Little Lick Creek Watershed

Little Lick Creek State of Our Streams 2019 Infographic
See past summaries:
Watch the video summaries of the health of Little Lick Creek:

Land that drains into Little Lick Creek is known as its watershed. The Little Lick Creek watershed includes areas east of the city limits between U.S. Highway 70 and Falls Lake. N.C. Highway 98 and U.S. Highway 70 are prominent features of this watershed.

Water from Little Lick Creek flows into Falls Lake. Then it flows into the Neuse River and then the Albemarle-Pamlico Sound before emptying into the ocean.

Water Quality

The health and cleanliness of the watershed are reported in Durham’s annual State of Our Streams Report. In years when staff is able to take a wide variety of tests, the watershed is also given a score. Little Lick Creek was last given a score of 69 in 2019. This compares to a "D" letter grade. This is up from 72 in 2018. This score was due to:
  • Poor bacteria levels
  • Fair nutrient levels
  • Fair turbidity levels
These water quality concerns keep Little Lick Creek from its intended uses by people and wildlife. The State added the creek to a list of impaired water bodies, also known as the 303(d) list. This means the City takes extra steps to find and reduce sources of pollution in the creek.

Water Quality Investigations

Stormwater Services staff investigates water pollution reported by other city employees and Durham residents. In the 2019 reporting year, staff found pollution sources in four investigations. These included:
  • sewer spills
  • petroleum spills
  • cooking grease spills
Stormwater Services encourages neighbors to discuss and discourage putting trash, wash water, grease, or other pollution into storm drains. Anything that goes into storm drains does not get treated in this watershed eventually washes into Little Lick Creek. Residents can also call the Stormwater Hotline (919-560-SWIM) to report water pollution.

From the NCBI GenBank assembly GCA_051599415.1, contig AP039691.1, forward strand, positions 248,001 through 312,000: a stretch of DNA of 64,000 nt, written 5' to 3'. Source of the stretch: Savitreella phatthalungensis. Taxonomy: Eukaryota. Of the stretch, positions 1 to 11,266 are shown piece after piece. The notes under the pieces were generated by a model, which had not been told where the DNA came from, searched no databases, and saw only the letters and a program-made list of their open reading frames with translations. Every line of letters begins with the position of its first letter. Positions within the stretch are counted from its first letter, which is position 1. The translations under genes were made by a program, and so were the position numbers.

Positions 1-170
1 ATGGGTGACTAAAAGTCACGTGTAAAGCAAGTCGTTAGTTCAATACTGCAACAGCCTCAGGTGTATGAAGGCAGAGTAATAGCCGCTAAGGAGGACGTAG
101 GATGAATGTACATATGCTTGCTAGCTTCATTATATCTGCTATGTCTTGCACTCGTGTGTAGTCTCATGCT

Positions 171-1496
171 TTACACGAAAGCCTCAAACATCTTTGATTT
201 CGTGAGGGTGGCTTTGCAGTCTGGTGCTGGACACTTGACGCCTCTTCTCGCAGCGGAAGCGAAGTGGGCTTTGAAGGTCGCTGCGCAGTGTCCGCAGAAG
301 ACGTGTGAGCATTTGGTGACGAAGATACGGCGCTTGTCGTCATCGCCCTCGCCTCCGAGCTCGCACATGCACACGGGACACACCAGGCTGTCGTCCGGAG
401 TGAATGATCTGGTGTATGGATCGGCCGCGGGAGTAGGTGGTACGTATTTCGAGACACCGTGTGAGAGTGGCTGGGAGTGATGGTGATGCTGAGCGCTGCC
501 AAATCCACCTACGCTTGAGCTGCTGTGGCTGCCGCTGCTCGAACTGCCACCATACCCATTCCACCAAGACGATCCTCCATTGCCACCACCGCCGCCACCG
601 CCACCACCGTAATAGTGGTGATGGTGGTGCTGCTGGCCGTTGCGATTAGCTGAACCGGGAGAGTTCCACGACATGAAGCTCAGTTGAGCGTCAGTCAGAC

Stream Bank Plantings

This project involved planting more than 200 trees and shrubs along river banks in the Lick and Little Lick Creek watersheds. Plants along stream edges help keep banks stable. They naturally filter pollution out of the water running into the stream. Trees shade creeks and keep them from getting too warm and provide important habitat. Plants along the water’s edge are known as buffers. Learn more about how to improve buffers on the N.C. Clean Water Education Partnership website. Funding for the project was provided by a grant from the Home Depot Foundation via the Center for Watershed Protection. The Upper Neuse River Basin Association coordinated the project and the city provided mulch and planting tools. Volunteers from Duke and the community helped with the plantings.

Watershed Restoration Plan

Little Lick Creek is part of the Neuse River basin. The Upper Neuse River Basin Association (in partnership with the city and many other groups) created a watershed restoration plan (PDF) in 2006 for Little Lick Creek. This plan includes information on pollution sources in the Little Lick Creek watershed and ways to improve its health.

The city has contracted with Wildland Engineering to work with the City's Stormwater and GIS Services Division to prepare an engineering study and assessment of Little Lick Creek Watershed. Find out more here

Get Involved

There are many ways for you to help protect the health of Little Lick Creek. You can adopt a portion of the creek or volunteer to label storm drains. There are also 2 major stream clean-ups each year. Big Sweep is the 1st weekend in October and Creek Week is the last weekend in March. Email the public education coordinator for details.

You can also join some of the many groups dedicated to protecting the health of our rivers and streams. The Neuse Riverkeeper Foundation is active in this watershed.